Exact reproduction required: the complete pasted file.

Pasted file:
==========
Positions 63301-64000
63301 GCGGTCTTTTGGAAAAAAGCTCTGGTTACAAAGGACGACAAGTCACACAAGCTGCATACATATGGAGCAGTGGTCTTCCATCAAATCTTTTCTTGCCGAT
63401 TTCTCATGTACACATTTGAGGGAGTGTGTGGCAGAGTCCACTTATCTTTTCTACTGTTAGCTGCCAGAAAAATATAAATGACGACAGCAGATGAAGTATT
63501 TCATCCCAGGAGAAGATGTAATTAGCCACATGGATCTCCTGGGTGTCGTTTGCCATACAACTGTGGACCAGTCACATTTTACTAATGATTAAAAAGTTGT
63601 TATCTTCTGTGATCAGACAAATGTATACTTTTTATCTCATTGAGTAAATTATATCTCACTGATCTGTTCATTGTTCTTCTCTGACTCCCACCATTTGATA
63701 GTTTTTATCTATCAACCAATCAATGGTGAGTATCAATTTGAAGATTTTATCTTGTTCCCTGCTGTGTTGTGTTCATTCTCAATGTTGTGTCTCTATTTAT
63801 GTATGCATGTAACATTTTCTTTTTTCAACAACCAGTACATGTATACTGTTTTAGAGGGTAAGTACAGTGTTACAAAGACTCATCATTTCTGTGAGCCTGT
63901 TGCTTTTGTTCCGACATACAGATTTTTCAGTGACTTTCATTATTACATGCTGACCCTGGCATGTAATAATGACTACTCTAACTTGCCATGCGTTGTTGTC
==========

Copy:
Positions 63301-64000
63301 GCGGTCTTTTGGAAAAAAGCTCTGGTTACAAAGGACGACAAGTCACACAAGCTGCATACATATGGAGCAGTGGTCTTCCATCAAATCTTTTCTTGCCGAT
63401 TTCTCATGTACACATTTGAGGGAGTGTGTGGCAGAGTCCACTTATCTTTTCTACTGTTAGCTGCCAGAAAAATATAAATGACGACAGCAGATGAAGTATT
63501 TCATCCCAGGAGAAGATGTAATTAGCCACATGGATCTCCTGGGTGTCGTTTGCCATACAACTGTGGACCAGTCACATTTTACTAATGATTAAAAAGTTGT
63601 TATCTTCTGTGATCAGACAAATGTATACTTTTTATCTCATTGAGTAAATTATATCTCACTGATCTGTTCATTGTTCTTCTCTGACTCCCACCATTTGATA
63701 GTTTTTATCTATCAACCAATCAATGGTGAGTATCAATTTGAAGATTTTATCTTGTTCCCTGCTGTGTTGTGTTCATTCTCAATGTTGTGTCTCTATTTAT
63801 GTATGCATGTAACATTTTCTTTTTTCAACAACCAGTACATGTATACTGTTTTAGAGGGTAAGTACAGTGTTACAAAGACTCATCATTTCTGTGAGCCTGT
63901 TGCTTTTGTTCCGACATACAGATTTTTCAGTGACTTTCATTATTACATGCTGACCCTGGCATGTAATAATGACTACTCTAACTTGCCATGCGTTGTTGTC